Somewhere, a long time ago, I remember reading that an established regular routine is common among people who live very long lives. I also remember an article that talked about altering your regular routine, and how it can inspire new ideas, creativity and a youthful mind.
On Tuesday nights from Fall, through Winter, and through Spring, I would go to the Bells Corners Academy of Music to take piano lessons and play with the Tuesday night jazz ensemble. Parking my car in the lot shared with the Nepean Creative Arts Centre, I'd walk out back behind the building and cross a small wooded lawn to the back lot of a Tim Horton's drive-through. There were hardly ever any walk in customers, and although I never got to know the staff by name, they got used to seeing me pop in on Tuesdays, around 6pm. With my double-double in hand I'd scoot back to BCAM, crossing the pavement, over the lawn on a hint of a footpath, and if I was lucky and the door was slightly ajar, into the back of the large class-room where I had my lessons.
My teacher, Yves, was also a coffee drinker. If I passed by the office on my way to Timmy's, he'd often drop a buck seventy-five in my hand and ask me to pick up one for him. "Medium regular". Same very time.
In the winter, I'd still cross the back lot and pick my way over to Tim's. The light would be fading by the time I got there, but after December, the days got longer. The wooded lawn was covered with snow, and I often saw the footsteps of someone who'd gone there before me. I was pretty sure that would be Yves. Sometimes, when the snow was especially deep, the footsteps would find another way around the wooded lawn. There was the back of a strip-mall to one side, and a narrow, paved border that followed along the wall, which was made of white-painted concrete blocks. For some reason, it never had much snow on it, apparently because it faced the afternoon sun, which warmed the dark, sheltered asphalt. After a little way, the footsteps would appear again, crossing the grassy meridian at a narrower place, steps like post-holes.
I don't know why, but I smiled as I thought of Yves post-holing his way across the snow. Scuttling into the Timmy's drive-through. I pictured him in the windowless office of the Bells Corners Music Academy, poring over music sheets, schedules, and lesson plans, and nursing a medium regular with all the relish of someone who's given up smoking and found a new habit in a hot cuppa joe. It made the cold dash to Timmy's a bit less unpleasant. In fact, I came to look forward to it.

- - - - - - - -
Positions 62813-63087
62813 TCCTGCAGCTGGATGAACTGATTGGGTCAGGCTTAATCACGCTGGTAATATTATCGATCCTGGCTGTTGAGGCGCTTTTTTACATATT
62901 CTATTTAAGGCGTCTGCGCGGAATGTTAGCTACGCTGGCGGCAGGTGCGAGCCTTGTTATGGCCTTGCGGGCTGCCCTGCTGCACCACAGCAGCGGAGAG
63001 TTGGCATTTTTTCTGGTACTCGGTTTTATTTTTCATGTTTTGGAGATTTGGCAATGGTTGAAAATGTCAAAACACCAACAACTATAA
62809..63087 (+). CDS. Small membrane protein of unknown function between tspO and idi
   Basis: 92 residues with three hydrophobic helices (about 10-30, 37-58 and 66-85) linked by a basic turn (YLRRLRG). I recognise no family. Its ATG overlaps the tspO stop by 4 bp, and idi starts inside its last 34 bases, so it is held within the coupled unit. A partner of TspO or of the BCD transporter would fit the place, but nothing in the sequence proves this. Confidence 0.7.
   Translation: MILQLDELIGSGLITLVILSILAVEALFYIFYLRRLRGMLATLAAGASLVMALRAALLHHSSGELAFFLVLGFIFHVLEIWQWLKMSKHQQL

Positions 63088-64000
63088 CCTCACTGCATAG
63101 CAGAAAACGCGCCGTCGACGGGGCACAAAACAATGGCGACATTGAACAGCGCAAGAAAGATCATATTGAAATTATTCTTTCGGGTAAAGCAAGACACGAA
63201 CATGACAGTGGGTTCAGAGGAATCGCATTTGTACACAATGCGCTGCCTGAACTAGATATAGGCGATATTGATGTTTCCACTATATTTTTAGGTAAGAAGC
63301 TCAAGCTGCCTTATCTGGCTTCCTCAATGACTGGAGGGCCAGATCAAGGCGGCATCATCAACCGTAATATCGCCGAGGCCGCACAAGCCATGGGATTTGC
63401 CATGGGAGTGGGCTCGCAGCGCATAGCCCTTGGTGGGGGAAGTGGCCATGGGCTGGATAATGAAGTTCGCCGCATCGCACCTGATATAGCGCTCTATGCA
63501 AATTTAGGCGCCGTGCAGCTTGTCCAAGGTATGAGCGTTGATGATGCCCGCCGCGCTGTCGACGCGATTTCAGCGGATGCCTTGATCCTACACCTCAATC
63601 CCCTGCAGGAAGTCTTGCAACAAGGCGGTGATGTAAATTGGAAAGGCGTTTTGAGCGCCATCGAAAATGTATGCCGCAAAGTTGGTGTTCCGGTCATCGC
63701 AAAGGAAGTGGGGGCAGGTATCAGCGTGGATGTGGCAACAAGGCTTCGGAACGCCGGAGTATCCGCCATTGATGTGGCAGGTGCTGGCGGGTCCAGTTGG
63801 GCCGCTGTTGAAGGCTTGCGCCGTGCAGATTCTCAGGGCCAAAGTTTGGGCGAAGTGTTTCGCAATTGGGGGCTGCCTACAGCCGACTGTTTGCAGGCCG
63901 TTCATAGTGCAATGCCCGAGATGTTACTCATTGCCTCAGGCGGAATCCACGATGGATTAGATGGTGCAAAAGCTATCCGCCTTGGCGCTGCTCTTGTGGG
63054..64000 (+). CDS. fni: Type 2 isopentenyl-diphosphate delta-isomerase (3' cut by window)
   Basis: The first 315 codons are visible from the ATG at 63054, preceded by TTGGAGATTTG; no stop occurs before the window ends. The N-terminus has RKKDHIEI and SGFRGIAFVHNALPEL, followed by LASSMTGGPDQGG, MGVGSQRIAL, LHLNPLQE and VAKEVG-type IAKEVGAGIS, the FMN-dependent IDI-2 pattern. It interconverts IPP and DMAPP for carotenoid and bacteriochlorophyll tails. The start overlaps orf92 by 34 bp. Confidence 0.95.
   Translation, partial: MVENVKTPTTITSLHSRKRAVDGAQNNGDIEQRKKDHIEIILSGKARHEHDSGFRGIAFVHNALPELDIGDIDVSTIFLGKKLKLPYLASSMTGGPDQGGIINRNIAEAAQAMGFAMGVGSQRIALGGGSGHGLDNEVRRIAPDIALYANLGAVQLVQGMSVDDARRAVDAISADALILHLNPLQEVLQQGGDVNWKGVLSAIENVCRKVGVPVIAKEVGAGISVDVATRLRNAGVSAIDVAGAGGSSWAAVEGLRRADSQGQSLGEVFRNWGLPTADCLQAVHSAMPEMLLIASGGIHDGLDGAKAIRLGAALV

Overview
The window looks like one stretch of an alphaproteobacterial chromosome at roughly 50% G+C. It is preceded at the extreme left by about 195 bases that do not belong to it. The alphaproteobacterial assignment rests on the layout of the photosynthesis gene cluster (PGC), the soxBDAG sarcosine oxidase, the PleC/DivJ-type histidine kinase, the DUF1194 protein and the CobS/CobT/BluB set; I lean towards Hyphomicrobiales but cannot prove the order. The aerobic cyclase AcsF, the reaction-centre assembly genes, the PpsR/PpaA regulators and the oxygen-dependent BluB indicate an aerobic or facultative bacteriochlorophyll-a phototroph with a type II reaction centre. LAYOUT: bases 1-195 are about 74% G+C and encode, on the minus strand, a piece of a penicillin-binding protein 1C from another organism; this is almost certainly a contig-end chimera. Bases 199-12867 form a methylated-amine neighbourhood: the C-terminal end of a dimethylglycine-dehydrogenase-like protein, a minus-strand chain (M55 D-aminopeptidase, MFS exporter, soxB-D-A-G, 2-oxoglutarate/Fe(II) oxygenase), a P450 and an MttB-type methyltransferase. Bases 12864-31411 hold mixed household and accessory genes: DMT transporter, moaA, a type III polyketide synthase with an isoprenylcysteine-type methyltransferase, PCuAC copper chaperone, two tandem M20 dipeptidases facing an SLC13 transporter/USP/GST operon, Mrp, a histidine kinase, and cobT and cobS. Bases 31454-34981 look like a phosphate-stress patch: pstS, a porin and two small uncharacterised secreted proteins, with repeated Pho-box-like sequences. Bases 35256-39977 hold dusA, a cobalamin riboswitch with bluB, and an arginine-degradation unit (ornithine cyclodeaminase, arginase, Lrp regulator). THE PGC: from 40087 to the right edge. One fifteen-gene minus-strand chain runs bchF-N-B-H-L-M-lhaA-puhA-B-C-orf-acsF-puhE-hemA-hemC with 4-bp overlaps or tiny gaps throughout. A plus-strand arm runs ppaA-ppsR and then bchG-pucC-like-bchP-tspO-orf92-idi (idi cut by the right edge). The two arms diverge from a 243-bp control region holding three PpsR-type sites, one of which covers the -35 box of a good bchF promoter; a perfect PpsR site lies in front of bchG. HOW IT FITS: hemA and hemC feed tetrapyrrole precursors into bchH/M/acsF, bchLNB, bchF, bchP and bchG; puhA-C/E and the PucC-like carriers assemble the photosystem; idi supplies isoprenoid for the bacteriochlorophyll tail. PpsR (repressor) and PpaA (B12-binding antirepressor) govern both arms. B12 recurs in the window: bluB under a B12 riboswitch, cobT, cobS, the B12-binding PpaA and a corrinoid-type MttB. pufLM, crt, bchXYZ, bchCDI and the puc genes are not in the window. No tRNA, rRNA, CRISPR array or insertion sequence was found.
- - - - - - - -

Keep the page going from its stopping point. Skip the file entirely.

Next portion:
The Bell's Corners Academy of Music was also home to the Nepean chapter of the Sweet Adelaines ladies' chorus on Tuesday nights, who met in the large auditorium adjacent to our classroom. An unfriendlier more self-absorbed gaggle of middle-aged women you would be hard-pressed to find. Religiously dressed in red, and bustling about in the hallways with their big puffy coats, bags full of what-not, and music binders with pokey corners, they formed a veritable gauntlet of "Mrs. Santa-Clauses", as the fellows in the jazz band dubbed them. The jazz band were all men, and we were definitely the minority. We would arrive just as the Sweet Adelaine's were reaching full pre-chorus bustle. Each of us would arrive in the class-room after threading our way down the hallway like a pachinko ball, with a look on our faces somewhere between fear, relief, and hilarity. Its not that the Mrs. Santa-Clauses were hostile, its just as if they have been behaviorally conditioned to completely and totally ignore the presence of a man. Or anybody not dressed in red and wielding a poky binder, for that matter. I doubt that passing through the hallway, dodging one frizzy white-topped red bumper-car after another, we men ever caused more than one or two synapses to fire in the gray depths of their song-addled minds. Same fellows, same jokes, week after week... oh we had endless fun.
Last weekend, I decided, more or less on a whim, to substitute what has become my regular Saturday morning routine of breakfast in the Glebe, with a quiet walk along the river to Old Ottawa South. I'd look for another breakfast spot. I'd go for a coffee afterwards in a different coffee shop. I'd purposely stay away from my regular spots.
What a beautiful day; the walk in the crisp fall air was refreshing. I came across a beautiful and cozy little bistro perched over the sidewalk in the heart of Old Ottawa South with food that was several notches above anything I've had before - the kind of quality you can only find in meals that have been prepared almost lovingly - and only in small, low-traffic well-kept secrets of a joint. Stopped in at the Glebe Meat Market to see if they had any grass-fed organic beef and instead walked out with a frozen bake-at-home strawberry rhubarb pie. Had a coffee in a newly renovated 2nd Cup, a place that brought back lots of memories from visits over the years but which I hadn't been to for ages. On the way home, I dropped in at, of all places, the public library, where I got a card in about 2 minutes flat and went home with a DVD of Keith Jarrett called "The Art of Improvisation". I'd seen it before, but I watched it again anyhow. Ate fresh baked strawberry pie. Felt like I had lifted the lid off a bottomless box of curiosities.
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